Word: soliloquy

Pronunciation: sə-LI-lə-kwee

Part of Speech: noun

Definition: an act of speaking one’s thoughts aloud when by oneself or regardless of any hearers

Source: Oxford Dictionaries


Here’s another poetry-related word that I appreciate for its dramatic applications. It’s not uncommon for characters in stories to find themselves alone with their thoughts, so it stands to reason that they would express those solitary thoughts aloud now and then. And where there’s theatrical drama, you know there’s a poetic word to define exactly what’s happening in a given scene. In this case, that word is “soliloquy”.

A “soliloquy” is a speech one gives in solitude or regardless of anyone listening. It’s a type of monologue typically spoken by a character in a play. The word comes from the Latin noun soliloquium, which is comprised of two roots: the adjective solus “alone” and the verb loqui “to speak”.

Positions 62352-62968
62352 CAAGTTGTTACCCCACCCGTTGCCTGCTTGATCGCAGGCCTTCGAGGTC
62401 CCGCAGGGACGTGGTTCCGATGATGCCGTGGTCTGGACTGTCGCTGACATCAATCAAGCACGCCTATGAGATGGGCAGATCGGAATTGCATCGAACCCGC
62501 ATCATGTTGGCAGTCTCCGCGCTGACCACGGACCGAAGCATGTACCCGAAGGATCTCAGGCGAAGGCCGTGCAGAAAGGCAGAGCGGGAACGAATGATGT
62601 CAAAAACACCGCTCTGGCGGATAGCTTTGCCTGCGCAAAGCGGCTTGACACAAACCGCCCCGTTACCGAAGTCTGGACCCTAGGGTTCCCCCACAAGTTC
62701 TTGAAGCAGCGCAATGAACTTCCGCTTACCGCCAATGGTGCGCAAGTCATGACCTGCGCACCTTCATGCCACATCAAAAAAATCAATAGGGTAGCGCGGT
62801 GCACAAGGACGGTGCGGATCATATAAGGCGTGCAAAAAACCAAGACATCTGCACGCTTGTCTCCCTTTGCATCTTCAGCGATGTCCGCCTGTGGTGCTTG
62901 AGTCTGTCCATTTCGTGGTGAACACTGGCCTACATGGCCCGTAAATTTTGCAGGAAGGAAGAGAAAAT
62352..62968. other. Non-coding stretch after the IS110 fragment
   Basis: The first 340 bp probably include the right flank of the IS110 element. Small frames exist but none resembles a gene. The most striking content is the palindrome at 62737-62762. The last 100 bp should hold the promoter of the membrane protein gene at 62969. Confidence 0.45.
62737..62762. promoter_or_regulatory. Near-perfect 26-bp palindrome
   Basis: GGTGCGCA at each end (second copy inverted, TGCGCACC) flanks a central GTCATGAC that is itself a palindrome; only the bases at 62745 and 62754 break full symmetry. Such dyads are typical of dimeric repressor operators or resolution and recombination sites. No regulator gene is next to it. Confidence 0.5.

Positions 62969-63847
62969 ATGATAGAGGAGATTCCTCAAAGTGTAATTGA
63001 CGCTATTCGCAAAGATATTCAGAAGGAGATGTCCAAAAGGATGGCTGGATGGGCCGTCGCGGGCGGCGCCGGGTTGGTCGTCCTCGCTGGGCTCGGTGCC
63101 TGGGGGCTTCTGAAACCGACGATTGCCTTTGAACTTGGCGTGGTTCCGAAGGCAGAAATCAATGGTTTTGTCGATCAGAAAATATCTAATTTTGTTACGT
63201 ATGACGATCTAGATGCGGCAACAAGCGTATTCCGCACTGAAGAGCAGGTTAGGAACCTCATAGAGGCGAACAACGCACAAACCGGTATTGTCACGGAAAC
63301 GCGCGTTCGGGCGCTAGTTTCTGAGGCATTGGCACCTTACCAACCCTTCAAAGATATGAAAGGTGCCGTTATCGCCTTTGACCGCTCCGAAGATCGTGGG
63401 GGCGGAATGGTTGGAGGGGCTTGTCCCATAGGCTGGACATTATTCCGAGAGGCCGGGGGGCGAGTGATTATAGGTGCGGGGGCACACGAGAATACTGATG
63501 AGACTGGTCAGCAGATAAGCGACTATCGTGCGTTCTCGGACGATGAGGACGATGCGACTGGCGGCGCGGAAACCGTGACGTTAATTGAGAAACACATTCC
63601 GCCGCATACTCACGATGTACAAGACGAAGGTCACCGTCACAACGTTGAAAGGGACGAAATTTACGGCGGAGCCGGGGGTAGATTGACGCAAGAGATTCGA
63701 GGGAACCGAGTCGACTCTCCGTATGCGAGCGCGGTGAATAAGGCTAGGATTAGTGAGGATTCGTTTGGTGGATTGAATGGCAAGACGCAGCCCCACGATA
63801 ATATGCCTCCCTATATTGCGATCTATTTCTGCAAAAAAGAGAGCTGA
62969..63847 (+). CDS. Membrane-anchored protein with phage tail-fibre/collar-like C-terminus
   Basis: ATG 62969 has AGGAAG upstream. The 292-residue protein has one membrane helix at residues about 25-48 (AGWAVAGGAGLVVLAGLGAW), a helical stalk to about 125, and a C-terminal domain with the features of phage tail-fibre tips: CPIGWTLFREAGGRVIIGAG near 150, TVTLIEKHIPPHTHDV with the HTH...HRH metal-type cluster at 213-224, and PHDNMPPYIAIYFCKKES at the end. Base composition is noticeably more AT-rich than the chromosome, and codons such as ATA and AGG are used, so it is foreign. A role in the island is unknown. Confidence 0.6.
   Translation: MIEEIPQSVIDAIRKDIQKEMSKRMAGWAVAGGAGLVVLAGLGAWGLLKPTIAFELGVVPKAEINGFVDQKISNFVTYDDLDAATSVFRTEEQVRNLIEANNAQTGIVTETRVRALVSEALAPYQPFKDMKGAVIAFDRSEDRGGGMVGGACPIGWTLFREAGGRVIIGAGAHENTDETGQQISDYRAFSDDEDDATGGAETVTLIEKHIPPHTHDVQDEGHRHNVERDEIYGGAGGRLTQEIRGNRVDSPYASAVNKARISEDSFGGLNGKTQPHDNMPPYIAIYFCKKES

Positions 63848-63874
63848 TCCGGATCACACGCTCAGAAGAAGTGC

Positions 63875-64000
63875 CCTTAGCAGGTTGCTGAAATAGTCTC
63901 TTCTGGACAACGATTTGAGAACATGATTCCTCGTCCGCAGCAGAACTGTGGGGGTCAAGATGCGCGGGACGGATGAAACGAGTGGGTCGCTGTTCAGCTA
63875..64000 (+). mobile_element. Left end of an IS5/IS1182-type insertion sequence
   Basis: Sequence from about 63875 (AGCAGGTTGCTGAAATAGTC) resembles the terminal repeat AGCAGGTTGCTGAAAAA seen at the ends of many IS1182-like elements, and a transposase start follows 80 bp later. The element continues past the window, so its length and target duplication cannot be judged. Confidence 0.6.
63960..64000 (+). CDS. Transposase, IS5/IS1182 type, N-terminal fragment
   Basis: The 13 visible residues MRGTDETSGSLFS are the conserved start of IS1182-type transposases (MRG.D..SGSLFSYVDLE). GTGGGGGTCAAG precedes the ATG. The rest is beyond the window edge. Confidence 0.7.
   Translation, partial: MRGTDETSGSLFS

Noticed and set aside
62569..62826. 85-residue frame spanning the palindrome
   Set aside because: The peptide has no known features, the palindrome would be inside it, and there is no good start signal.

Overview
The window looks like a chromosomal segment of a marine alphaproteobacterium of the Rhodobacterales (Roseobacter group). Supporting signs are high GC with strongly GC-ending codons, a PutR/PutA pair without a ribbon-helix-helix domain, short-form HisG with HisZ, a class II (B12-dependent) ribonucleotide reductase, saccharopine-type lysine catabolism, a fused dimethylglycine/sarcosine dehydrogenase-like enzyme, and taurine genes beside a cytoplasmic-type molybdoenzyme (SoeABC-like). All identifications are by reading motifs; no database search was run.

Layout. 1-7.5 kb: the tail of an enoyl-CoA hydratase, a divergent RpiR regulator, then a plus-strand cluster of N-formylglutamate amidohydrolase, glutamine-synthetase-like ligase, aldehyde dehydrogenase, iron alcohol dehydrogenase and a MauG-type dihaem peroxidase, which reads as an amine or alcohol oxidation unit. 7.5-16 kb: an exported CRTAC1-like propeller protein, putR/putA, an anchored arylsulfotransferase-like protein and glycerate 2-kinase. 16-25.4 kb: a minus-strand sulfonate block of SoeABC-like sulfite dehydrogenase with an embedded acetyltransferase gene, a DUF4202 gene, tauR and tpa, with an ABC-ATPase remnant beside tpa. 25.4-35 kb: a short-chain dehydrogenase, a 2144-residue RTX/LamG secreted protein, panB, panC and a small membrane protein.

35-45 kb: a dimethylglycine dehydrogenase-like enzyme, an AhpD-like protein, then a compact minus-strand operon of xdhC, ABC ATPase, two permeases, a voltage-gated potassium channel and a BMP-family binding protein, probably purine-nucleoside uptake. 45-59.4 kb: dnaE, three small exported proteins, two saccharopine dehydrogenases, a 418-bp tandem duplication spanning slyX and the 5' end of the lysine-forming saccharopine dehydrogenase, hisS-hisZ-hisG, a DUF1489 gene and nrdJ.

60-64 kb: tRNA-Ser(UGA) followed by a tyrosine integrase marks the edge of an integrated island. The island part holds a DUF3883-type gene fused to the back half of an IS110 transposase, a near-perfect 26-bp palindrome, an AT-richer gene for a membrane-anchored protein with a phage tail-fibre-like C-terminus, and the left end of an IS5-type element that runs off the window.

An excellent example of a “soliloquy”, as well as my personal favorite, is Juliet’s balcony speech from Shakespeare’s Romeo & Juliet. In Act II, Scene II of the play, there is a brief passage between the moment Romeo arrives in the Capulet orchard and the moment he begins proclaiming his love to her when Juliet confesses her true feelings for him without knowing he’s hiding below and listening. Generally being a kind of speech, I suppose a “soliloquy” can be considered talking to yourself taken to the next level. If you write characters who make a habit of talking to themselves, you’ll no doubt be able to work a “soliloquy” or two into your stories! Have fun!

What are your thoughts on this word? Any suggestions for future “Word of the Week” featured words?

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